Are women shaking up angel investment? That could be one conclusion made from a new report showing that the proportion of active women angel investors allocating funds to healthcare and biotechnology, among other sectors, nearly doubled in 2012. Angel investors who are women rose from 11 percent in 2011 to 22 percent in 2012, according to the report analyzing angel investment trends over the past year.
Although the increase coincided with a decrease in the overall number of active investors in 2012, it’s a notable development that reflects a long-term trend, according to Jeffrey Sohl, the director of the Center for Venture Research at the University of New Hampshire which published the report.
“One has to surmise that more women are coming in than leaving,” said Sohl in a phone interview with MedCity News. “It’s a healthy development and I’m optimistic that the trend will continue.”
Although women-led angel groups like Golden Seeds and Seraph Capital are contributing to the increased number of women angel investors and more entrepreneurs, Sohl called attention to the influence wielded by women in other angel groups — the focus of a report published by the center in 2011. “When there are fewer women in the group they are not seen as viable players.” But when more than 10 percent of the investors in an angel group are women, they increase the investment activity of the group.
Another factor contributing to the trend is that there are more women than men in universities right now.
Women-owned ventures accounted for 16 percent of the entrepreneurs that were seeking angel capital and 25 percent of these women entrepreneurs received angel investment in 2012, according to the report.
Among some of the other significant findings in the report by the Center for Venture Research at the University of New Hampshire, the angel investors who did participate in 2012 contributed 20 percent more than 2011. Average investments were $85,435.
“The women investors we speak with at the angel groups are pretty adamant that they they are not doing it for philanthropy,” Sohl said. “They are looking for a good deal and when it’s a choice between a good deal with a startup led by a man versus a bad deal with a startup led by a woman, a woman-led business won’t overcome that risk.” But if there is a good deal to be done with a woman-led business, it’s seen as a win-win.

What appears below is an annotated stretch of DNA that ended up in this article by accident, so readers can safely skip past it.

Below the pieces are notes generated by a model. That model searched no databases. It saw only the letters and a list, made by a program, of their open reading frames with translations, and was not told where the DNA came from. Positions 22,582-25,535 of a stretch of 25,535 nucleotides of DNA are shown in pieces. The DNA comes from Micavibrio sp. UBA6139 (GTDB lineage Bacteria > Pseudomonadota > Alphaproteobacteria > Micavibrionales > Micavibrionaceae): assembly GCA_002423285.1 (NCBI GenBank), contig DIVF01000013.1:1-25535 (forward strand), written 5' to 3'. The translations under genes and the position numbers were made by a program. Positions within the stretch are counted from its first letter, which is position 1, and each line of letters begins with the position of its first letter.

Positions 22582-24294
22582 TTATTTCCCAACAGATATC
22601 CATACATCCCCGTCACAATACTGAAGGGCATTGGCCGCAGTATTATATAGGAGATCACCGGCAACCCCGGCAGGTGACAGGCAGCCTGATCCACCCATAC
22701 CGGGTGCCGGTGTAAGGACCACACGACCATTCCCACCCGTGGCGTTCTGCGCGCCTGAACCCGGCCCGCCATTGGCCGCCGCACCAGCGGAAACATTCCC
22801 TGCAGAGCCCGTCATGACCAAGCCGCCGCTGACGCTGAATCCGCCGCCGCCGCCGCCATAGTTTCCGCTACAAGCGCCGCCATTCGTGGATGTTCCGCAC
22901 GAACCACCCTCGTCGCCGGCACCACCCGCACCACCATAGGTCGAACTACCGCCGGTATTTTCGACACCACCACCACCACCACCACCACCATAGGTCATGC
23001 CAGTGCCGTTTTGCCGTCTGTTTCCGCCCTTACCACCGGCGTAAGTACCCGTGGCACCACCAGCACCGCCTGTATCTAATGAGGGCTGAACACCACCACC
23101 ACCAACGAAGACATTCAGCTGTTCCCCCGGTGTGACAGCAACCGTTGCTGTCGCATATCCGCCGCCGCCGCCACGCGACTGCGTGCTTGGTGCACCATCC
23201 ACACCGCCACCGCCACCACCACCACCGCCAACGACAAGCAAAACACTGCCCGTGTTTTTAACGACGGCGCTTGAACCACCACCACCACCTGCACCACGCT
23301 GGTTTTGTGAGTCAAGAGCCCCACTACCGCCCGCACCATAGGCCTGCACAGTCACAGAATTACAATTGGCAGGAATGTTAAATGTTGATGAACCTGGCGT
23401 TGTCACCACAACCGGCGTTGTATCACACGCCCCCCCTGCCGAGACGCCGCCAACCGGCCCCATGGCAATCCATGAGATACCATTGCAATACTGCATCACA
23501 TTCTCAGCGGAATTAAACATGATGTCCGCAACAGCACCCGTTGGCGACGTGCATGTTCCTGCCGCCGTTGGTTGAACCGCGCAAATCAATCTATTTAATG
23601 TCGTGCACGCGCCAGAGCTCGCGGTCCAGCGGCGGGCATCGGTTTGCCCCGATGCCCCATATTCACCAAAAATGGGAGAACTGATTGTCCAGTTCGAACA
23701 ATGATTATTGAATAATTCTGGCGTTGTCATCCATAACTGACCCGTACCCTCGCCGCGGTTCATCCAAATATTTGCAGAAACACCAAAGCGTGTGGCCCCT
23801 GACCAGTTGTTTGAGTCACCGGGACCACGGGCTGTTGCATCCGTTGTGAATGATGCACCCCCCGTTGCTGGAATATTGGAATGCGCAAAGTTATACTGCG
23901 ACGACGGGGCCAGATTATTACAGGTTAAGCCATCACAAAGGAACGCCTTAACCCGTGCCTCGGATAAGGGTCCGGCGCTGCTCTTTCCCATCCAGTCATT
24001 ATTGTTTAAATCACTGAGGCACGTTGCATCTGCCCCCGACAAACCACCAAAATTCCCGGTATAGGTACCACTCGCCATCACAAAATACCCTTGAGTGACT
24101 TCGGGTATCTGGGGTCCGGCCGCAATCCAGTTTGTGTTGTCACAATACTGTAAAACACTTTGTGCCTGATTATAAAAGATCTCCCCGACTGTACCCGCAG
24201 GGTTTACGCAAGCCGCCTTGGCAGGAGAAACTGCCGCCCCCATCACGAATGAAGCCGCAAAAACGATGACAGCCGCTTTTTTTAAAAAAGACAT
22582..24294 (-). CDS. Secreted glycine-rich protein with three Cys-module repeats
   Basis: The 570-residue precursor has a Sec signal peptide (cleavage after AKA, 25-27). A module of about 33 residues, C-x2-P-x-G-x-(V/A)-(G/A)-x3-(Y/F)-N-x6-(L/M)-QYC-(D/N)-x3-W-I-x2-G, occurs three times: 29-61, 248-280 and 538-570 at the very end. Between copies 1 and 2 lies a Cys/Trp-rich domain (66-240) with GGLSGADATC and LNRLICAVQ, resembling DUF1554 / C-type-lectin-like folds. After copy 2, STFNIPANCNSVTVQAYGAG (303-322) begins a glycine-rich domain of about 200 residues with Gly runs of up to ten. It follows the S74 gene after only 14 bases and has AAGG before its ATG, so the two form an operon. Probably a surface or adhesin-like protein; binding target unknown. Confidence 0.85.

The healthcare category, which includes healthcare services, medical devices and equipment, came second to software as far as investment priorities were concerned, with companies in the sectors getting 14 percent of the $22.9 billion in total angel investments in 2012. Investments in biotechnology companies accounted for 11 percent of investments, closely following retail.
And yet, angel investment at the early stage fell to 33 percent of investments in 2012 compared with 40 percent in 2011, a trend that suprised Sohl.
“It is possible that given the robust returns in the public equity markets, some angels may have reallocated their portfolios and reduced their angel investing activity, but those angels that continued to invest remained quite active,” Sohl said. “We really need that investment at the seed stage. My hope is that this is an anomaly.”
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